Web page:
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Targeted ColQ gene therapy for Congenital Myasthenic Syndromes

Award Information
Agency: Department of Health and Human Services
Branch: National Institutes of Health
Contract: 1R42NS127713-01A1
Agency Tracking Number: R42NS127713
Amount: $493,111.00
Phase: Phase I
Program: STTR
Solicitation Topic Code: 106
Solicitation Number: PA21-262
Solicitation Year: 2021
Award Year: 2023
Award Start Date (Proposal Award Date): 2023-06-01
Award End Date (Contract End Date): 2024-11-30
Small Business Information
Towson, MD 21204-5017
United States
DUNS: 117445496
HUBZone Owned: No
Woman Owned: No
Socially and Economically Disadvantaged: No
Principal Investigator
 (216) 212-3211
Business Contact
Phone: (216) 212-3211
Research Institution
OFFICE OF RESEARCH - SPONSORED PROGRAMS 1850 Research Park Drive, Suite 300
DAVIS, CA 95618-6153
United States

 Nonprofit College or University

Congenital Myasthenic Syndromes (CMS) are a group of clinically similar neuromuscular transmission
disorders that differ in their underlying genetic mutation. While some phenotypical variation exists, CMS are
commonly characterized by muscle weakness (myasthenia) that worsens with physical exertion. Defects in
Collagen Q (ColQ), a multidomain functional protein of the Neuro Muscular Junction (NMJ) responsible for
AChEticholinesterase (AChE) anchoring and Muscle specific Kinase (MusK) phosphorylation, lead to
endplate AChE deficiency and ColQ CMS. ColQ CMS is a severe, pediatric orphan disease with a prevalence
of approximately 1,600 people in the major developed countries. Severe ColQ CMS can result in early death
and causes decreased Quality of Life due to extreme fatigability, dependency on intermittent respiratory
support, and/or tube feeding, which occurs in 2/3 of patients by early adulthood. No cure nor standardized
treatment has been yet developed for ColQ CMS. While some CMS subtypes are managed via administration
of AChE inhibitors, ColQ CMS is refractory and can deteriorate if treated with AChE inhibitors. Best available
care involves chronic administration of ?2-adrenergic receptor agonists, which only provide modest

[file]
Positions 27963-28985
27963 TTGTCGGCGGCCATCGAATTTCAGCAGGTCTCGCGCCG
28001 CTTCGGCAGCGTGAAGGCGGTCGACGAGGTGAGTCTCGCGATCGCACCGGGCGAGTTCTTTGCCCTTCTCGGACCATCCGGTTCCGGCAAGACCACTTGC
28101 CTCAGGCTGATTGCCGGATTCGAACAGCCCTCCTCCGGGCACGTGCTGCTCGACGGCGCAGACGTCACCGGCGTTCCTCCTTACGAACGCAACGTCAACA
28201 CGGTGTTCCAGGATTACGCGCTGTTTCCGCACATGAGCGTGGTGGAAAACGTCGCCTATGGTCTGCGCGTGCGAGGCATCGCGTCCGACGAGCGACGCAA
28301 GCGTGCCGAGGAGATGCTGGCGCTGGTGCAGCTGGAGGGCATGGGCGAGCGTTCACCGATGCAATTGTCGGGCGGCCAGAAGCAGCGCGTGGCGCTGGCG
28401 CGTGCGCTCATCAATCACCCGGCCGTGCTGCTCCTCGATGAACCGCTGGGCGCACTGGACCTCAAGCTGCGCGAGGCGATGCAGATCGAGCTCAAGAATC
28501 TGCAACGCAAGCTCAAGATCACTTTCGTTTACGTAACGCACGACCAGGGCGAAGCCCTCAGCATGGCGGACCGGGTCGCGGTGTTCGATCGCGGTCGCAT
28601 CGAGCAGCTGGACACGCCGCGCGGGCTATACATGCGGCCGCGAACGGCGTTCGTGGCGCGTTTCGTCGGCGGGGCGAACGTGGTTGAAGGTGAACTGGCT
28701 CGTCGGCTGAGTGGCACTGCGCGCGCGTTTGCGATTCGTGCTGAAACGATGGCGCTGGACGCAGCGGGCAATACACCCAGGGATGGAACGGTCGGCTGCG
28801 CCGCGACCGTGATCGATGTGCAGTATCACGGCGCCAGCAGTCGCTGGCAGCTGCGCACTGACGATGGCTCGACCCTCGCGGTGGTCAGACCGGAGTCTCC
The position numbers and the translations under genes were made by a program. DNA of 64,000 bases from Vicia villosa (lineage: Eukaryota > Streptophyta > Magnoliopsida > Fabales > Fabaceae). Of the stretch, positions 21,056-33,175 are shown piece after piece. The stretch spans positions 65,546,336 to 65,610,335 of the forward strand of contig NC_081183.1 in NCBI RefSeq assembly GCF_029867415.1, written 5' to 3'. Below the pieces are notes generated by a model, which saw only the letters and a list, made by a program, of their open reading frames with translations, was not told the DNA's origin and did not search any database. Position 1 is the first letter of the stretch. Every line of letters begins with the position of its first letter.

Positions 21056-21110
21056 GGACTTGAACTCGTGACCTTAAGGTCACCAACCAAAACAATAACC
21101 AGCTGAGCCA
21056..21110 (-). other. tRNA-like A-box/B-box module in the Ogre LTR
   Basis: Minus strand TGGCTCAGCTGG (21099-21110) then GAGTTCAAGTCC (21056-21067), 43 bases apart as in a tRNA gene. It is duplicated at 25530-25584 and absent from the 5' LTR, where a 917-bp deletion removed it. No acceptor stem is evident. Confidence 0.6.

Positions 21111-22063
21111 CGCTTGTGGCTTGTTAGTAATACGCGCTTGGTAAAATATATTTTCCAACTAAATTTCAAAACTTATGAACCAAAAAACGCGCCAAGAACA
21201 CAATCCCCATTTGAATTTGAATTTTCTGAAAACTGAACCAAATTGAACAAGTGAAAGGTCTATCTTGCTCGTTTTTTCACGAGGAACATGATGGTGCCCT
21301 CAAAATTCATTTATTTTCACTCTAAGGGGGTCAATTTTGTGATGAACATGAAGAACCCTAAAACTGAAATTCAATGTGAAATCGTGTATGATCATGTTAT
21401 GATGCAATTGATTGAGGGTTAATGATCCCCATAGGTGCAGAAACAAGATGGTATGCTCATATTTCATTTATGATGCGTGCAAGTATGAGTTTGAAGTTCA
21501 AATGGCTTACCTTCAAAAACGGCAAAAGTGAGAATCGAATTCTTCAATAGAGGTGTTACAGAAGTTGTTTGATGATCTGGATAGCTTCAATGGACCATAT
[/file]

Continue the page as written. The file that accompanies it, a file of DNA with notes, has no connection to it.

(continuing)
symptomatic improvements. Amplo Biotechnology is developing treatments for CMS, seeking to streamline
the process of testing new adeno-associated virus (AAV) by applying a platform approach whereas, by using
the same gene delivery system and manufacturing methods, subsequent indications can be targeted by
changing the animal model and the transgene delivered. This approach will save time, money and will
ultimately allow to address the unmet needs of smaller patients’ populations where traditional drug
development investments cost are commercially unviable. AMP-201, is the first gene therapy product for
ColQ CMS, based on an AAV8 vector carrying the human ColQ gene. The development pathway presented
has been based on regulatory (pre-IND, pre-CTA) and scientific advice (TACT, Treat-NMD) provided for a
closely related gene therapy that Amplo is developing for Dok-7 CMS (Fast-track SBIR recently awarded).
Preliminary results in a ColQ CMS mouse model show that intra-venous injection of a AAV8-COLQ is able
to correct the pathological signs of AMP-201 in the ColQ -/- mice model which recapitulates the phenotype of
ColQ CMS. AMP-201 will enable a shift in the current clinical practice from chronic administration of drugs to
alleviate symptoms to a one-off treatment allowing physicians to treat the entire affected population, curing
adult disease, and stopping disease progression in children. The goal of this STTR Fast-Track project is to
validate the efficacy and safety of using AMP-201 for ColQ CMS. Amplo will use Phase I activities to perform
a pre-clinical dose-finding and efficacy study in ColQ -/- mice. The outcome of Phase I activities will be used
to direct toxicity studies in mice and pivotal DMPK/ADME and toxicology in non-human primates (NHP) in
Phase II. Manufacturing, quality, and stability procedures will also be defined.

* Information listed above is at the time of submission. *

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